Results of the polynomial mixed-effects model testing for trend over time in logged Hispanic IDU population prevalence rates are in Table 4. The antilog of the intercept, representing Hispanic IDU population prevalence in 1992, is 132.4 Hispanic IDUs per 10,000 Hispanics. The average annual logged linear decline is −0.070; however, the positive polynomial term (0.0028) indicates a flattening of the slope over time. The antilog of the average year-to-year decline, including linear and quadratic terms, was 8.6 per 10,000 from 1992 to 1993 but lessened to 1.4 per 10,000 from 2001 to 2002. The predicted value for 2002 is 87.1 per 10,000, which approximates the observed median estimate.
The sum of the number of Hispanic IDUs in these MSAs by Census region is presented in Figure 2. An increase in the most recent years of the study period is evident for the northeast region, with less change in the other regions.
MSA-specific results are presented in the Appendix. The largest populations of Hispanic IDUs were generally in the MSAs most populated by Hispanics. Averaging the most recent 3 years (2000–2002), the five MSAs with the largest Hispanic IDU populations were Los Angeles–Long Beach, CA (40,375); New York, NY (36,999); San Juan–Bayamon, PR (15,333); Boston, MA–NH (9,872); and San Antonio, TX (9,266). However, the highest IDU prevalence rates among Hispanic residents tended to be in smaller northeastern MSAs. Averaging the most recent 3 years, the five MSAs with the highest prevalence rates (per 10,000 Hispanic residents) were Allentown–Bethlehem–Easton, PA (756); Springfield, MA (752); Hartford, CT (694); Harrisburg–Lebanon–Carlisle, PA (652); and Buffalo–Niagara Falls, NY (533).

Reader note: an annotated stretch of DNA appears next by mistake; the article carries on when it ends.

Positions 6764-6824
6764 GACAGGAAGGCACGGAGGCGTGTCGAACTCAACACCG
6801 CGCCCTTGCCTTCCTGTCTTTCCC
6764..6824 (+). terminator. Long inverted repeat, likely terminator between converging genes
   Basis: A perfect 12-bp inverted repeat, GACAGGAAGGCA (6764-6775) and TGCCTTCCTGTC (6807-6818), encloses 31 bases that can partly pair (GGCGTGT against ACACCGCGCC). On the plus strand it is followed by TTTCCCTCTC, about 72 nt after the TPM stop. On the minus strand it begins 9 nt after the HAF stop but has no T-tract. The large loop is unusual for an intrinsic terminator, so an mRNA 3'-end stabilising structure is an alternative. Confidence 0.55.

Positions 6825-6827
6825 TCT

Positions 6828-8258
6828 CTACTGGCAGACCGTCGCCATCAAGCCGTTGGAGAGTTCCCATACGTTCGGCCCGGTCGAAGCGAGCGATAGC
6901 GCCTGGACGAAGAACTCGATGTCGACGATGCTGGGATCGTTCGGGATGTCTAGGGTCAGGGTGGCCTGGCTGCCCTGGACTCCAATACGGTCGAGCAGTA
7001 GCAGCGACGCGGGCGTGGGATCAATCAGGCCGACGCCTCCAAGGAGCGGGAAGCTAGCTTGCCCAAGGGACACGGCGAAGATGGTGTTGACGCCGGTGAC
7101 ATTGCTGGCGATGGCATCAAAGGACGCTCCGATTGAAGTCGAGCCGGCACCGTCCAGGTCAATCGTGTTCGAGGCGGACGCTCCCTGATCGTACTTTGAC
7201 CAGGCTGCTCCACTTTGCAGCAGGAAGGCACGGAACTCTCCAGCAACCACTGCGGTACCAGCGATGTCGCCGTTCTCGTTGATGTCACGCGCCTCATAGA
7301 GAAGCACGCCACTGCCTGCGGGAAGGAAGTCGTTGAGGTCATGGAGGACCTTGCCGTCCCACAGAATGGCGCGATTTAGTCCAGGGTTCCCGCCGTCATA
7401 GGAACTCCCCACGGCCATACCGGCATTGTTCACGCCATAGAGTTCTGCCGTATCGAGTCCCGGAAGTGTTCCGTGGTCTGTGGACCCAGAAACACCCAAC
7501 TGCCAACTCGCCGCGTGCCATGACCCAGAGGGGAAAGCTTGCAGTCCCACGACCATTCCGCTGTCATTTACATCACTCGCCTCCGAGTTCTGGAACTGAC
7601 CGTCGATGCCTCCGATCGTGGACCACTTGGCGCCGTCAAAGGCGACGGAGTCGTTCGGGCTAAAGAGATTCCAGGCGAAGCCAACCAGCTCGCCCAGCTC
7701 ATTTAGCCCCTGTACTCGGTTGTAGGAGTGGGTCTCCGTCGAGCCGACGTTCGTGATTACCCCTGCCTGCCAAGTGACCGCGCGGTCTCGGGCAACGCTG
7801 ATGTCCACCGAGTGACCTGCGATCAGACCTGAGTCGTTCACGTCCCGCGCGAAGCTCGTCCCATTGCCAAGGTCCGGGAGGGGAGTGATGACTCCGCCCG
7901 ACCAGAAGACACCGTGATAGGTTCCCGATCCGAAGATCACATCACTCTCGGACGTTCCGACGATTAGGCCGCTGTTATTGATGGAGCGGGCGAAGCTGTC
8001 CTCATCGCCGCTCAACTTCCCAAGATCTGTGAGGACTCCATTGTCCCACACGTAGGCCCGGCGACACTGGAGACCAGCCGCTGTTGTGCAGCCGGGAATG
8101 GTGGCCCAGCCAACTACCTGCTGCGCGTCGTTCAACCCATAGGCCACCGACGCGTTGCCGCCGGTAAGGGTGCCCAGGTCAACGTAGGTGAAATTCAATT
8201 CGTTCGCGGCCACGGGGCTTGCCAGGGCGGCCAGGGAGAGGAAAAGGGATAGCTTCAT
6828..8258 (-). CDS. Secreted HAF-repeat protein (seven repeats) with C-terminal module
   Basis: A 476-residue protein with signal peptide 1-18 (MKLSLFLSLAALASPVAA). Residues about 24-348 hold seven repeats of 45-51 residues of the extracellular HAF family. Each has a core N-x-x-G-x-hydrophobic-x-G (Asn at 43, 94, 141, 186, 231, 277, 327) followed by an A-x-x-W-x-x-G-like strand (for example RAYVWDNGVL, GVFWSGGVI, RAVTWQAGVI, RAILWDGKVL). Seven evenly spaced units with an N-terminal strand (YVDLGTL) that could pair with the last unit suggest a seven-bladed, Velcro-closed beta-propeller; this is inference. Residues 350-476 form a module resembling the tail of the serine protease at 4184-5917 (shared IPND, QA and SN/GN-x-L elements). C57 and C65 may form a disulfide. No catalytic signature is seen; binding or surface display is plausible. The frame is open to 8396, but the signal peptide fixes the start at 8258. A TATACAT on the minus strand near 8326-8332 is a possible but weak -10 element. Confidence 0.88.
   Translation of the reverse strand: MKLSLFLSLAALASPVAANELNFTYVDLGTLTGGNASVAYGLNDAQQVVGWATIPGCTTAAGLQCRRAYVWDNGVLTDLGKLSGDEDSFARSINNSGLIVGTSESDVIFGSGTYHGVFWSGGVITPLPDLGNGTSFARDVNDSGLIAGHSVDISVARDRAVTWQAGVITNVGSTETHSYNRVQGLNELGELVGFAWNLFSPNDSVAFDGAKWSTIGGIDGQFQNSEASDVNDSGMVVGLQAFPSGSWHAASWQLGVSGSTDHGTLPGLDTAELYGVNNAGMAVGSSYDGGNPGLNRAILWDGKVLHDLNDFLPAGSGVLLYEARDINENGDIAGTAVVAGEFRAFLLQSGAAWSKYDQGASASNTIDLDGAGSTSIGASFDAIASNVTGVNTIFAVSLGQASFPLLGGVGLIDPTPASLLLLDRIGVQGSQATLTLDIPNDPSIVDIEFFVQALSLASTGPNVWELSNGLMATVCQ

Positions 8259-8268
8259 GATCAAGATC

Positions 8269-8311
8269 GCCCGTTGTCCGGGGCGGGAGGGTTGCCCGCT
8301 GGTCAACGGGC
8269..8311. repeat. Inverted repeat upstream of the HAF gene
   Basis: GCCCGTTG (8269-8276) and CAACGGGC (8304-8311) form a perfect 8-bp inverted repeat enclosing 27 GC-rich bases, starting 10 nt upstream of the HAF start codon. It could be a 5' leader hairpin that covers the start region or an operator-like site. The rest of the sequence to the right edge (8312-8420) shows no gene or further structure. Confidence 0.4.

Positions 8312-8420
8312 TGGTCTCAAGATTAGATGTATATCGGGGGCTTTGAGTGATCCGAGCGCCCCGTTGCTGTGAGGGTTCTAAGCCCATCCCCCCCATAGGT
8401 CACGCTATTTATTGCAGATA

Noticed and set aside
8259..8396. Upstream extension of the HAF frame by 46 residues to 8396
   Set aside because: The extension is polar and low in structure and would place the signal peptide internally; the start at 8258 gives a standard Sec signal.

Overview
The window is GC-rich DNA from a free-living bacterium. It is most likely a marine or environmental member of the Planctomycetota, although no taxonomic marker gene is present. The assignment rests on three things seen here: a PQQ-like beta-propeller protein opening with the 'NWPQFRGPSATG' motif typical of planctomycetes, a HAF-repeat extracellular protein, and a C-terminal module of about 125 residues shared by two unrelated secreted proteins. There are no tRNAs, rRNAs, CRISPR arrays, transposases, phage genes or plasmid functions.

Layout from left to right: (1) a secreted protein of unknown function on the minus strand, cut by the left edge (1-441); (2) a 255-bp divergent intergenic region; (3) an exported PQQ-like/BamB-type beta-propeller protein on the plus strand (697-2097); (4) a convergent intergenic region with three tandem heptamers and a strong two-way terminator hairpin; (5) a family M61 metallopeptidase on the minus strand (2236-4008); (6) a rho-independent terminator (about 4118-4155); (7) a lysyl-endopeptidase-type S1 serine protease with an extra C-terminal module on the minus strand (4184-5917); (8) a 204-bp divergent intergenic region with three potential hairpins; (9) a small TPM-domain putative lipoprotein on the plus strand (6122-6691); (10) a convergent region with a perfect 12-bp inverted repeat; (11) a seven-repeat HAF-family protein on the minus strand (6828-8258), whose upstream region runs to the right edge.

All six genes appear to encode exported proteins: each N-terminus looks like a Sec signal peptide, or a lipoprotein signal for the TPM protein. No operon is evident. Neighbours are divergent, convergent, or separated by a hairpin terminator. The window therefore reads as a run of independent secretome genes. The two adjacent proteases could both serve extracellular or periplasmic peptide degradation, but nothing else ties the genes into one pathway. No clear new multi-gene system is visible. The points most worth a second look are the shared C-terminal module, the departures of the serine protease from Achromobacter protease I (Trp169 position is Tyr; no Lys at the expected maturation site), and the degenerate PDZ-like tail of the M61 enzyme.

We calculated percent change values comparing averages of the earliest (1992–1994) and latest (2000–2002) 3 years of data. Hispanic IDU population prevalence decreased in 79 MSAs—by 10% or more in 70 MSAs and by 50% or more in 13 MSAs. Prevalence increased in 17 MSAs—by 10% or more in eight MSAs (Boston, MA–NH 38%; Baltimore, MD 35%; Honolulu, HI 25%; Toledo, OH and Stockton–Lodi, CA 14%; Pittsburgh, PA and Springfield, MA 12%) and by 50% or more in one MSA (Youngstown–Warren, OH 64%).
Lastly, to extend the analysis to more recent years, for which overall IDU prevalence has not been published, we compared the proportion of IDUs that was Hispanic between 2003 and 2007. This proportion did not change significantly between 2003 and 2007 (linear estimate [Est.]=−0.0057, standard error [SE]=0.1158; quadratic Est. = 0.0004, SE=0.0046) across MSAs. We then compared change in the proportion averaged over 2002–2004 to the proportion averaged over 2005–2007 (change could not be estimated for four MSAs with missing data—Gary, IN; San Juan–Bayamon, PR; Tucson, AZ; and Wichita, KS). Of the remaining 92 MSAs, the proportion of IDUs that was Hispanic decreased in 42 (52%) and increased in 44 (48%). Of these 44, 19 increased by more than 10%, and 13 increased by more than 20% (Dayton–Springfield, OH 60%; Greenville–Spartanburg–Anderson, SC 53%; Las Vegas, NV–AZ 49%; New Orleans, LA 45%; Norfolk–Virginia Beach–Newport News, VA–NC 39%; Atlanta, GA 37%; Little Rock–North Little Rock, AR 33%; Richmond–Petersburg, VA 32%; St. Louis, MO–IL 29%; Baltimore, MD 26%; Tacoma, WA 23%; Jacksonville, FL 23%; Detroit, MI 22%).